It’s a little shocking, but it’s true. Even (maybe especially?) those of us who spend much time talking to (and about) God may find, upon reflection, a surprising infrequency to our listening to (and for) God. Yet hear the Spirit’s sobering words spoken through the prophet Isaiah, “The Lord says: ‘These people come near to me with their mouth & honor me with their lips, but their hearts are far from me” (Is 29:13, NIV). Conceiving of a largely silent God beholden to hearing my prayers but unburdened by any contemporary inclination to speak for Himself forms a kind of idolatry very prevalent in our modern world & even among those of us who honor the name of the Lord with our lips. For the reality is “Our God approaches & He is not silent” (Ps 50:3, NLT). In other words, God speaks!
Whether we hear or not, however, proves more a matter of our heart than our ears. In other words, we are all made with the capacity to comprehend God’s message to us, but our willingness to yield to Him sets a measure for our receipt of His active direction, discipline, & discernment in our individual lives (consider, for instance, Jesus' words in Mathew 7:2). In other words, the measure of my earnest listening to God may be the best measure of how much of God—that is, how much of the blessing of Who He Is—manifests in & through me into the world around me!
Isaiah was “a man of unclean lips living among people of unclean lips” (Is 6:5), and yet he willingly said to the Lord, “Here I am” (Is 6:8). We often debate & discuss the possibilities of God’s revelations to humanity, but a more pressing point personally revolves around our own willingness to reveal ourselves to God. Though God sees and knows all, it is only the yielded heart that “opens the door” Jesus says He’s knocking on in Revelation 3:20, inviting the Lord into ourselves, that we might accept His formation of us by His indwelling Spirit into those whose very lives provide the testimony of Who He Is (Jn 15:26-27).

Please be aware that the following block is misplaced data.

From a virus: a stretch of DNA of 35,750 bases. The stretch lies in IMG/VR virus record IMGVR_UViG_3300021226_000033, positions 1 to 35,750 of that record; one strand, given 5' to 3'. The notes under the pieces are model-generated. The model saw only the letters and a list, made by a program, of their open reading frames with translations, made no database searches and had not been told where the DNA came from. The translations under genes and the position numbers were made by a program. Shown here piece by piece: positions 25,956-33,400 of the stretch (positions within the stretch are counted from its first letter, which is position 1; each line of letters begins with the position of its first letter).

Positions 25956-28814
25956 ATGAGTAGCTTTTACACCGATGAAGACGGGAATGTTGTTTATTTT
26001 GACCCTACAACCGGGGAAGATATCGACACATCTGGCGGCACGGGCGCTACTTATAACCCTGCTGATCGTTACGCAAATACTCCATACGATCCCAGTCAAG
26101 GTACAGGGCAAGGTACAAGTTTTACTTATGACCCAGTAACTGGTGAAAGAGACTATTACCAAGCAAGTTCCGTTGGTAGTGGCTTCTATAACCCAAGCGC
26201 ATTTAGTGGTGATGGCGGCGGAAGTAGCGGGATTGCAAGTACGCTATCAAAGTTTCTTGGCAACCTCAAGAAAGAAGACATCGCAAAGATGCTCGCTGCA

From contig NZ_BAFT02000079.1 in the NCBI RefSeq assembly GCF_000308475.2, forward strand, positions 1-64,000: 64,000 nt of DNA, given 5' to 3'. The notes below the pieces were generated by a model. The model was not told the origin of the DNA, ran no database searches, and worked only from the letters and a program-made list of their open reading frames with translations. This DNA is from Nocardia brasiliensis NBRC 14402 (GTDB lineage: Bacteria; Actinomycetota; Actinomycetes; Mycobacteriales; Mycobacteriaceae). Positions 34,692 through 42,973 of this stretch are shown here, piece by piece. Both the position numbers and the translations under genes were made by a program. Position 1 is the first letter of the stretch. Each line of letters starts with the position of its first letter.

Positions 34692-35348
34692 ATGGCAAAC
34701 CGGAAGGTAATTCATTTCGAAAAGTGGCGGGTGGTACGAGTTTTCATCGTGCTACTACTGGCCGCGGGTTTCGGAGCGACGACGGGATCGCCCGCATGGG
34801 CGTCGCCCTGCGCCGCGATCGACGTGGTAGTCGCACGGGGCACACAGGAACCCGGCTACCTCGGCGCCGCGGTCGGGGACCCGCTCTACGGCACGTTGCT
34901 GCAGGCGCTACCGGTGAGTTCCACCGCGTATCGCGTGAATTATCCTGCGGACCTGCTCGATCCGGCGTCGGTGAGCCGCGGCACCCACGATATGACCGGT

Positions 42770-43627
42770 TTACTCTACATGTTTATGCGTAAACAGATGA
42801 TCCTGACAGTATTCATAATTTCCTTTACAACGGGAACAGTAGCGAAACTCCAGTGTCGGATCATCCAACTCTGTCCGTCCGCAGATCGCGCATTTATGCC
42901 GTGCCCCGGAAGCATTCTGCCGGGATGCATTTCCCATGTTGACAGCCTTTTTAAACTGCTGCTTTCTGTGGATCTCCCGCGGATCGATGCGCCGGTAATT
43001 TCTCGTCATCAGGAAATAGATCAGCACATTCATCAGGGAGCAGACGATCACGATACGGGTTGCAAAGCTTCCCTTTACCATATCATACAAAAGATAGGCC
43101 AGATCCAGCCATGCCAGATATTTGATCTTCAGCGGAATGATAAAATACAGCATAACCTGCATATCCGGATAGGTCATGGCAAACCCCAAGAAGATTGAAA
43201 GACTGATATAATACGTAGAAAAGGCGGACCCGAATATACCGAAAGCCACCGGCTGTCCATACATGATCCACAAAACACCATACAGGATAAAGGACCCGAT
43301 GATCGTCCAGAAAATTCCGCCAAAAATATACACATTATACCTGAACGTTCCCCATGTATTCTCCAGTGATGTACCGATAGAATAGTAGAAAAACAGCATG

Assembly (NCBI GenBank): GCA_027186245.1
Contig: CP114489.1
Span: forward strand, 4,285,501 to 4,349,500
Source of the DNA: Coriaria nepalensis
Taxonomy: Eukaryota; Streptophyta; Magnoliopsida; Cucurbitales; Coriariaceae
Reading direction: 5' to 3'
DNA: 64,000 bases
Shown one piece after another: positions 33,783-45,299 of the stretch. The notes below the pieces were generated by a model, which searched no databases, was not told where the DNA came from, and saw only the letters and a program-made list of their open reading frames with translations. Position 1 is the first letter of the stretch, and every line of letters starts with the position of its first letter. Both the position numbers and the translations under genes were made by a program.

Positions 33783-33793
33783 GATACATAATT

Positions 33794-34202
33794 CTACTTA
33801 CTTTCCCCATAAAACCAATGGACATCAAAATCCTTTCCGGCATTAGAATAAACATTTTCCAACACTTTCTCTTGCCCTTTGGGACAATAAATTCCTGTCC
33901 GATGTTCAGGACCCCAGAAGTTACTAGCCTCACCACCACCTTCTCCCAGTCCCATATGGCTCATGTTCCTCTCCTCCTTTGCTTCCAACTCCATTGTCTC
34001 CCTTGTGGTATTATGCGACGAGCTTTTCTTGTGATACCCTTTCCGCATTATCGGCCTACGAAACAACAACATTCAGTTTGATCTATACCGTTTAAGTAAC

Isaiah did this, but so many of the rest of us (like King Ahaz in Isaiah 7:10-17) don’t. No wonder then that God’s message to & through Isaiah was to “Go and tell this people: ‘You will be ever hearing, but never understanding; you will be ever seeing, but never perceiving.’ This people's heart has become calloused; they hardly hear with their ears & they have closed their eyes. Otherwise they might see with their eyes, hear with their ears, understand with their hearts, and turn & be healed’” (Is 6:9-10 LXX*). It’s not that God doesn’t want the people to see, hear, & understand Him, but rather that He recognizes His own people often don’t want that, regardless of what they say, for their worship intends not really to reveal their hearts to Him but rather to hide them (Is 29:13; Mt 15:7-8; cf. Gen 3:7-10; Ps 50; Is 1:10-20).
Jesus also declared this warning through Isaiah as a hallmark of His own earthly ministry, saying “This is why I speak to them in parables” (Mt 13:13, NIV). Indeed, “He came to His own [people], but His own did not receive Him. Yet to all who did receive Him...He gave the right to become children of God” (Jn 1:11-12, NIV). Of these, He said “My sheep listen to My voice; I know them & they follow Me” (Jn 10:27, NIV). Therefore, “blessed are your eyes because they see, & your ears because they hear” (Mt 13:16, NIV). “So, as the Holy Spirit says: ‘Today, if you hear his voice, do not harden your hearts...’” (Heb 3:7-8a, NIV), for “faith comes by hearing...the word" of God (Rom 10:17, NASB) and Jesus IS the Living Word (Jn 1). May we open our ears—and soften our hearts—to Jesus daily, that the Word may come to the world afresh through His Spirit indwelling our human flesh, our living testimony (Jn 15:27; cf. Rom 12:1-2) to the Almighty God who speaks!
*LXX = the Septuagint, i.e. the ancient Greek translation of the Hebrew Bible referenced most frequently by the New Testament writers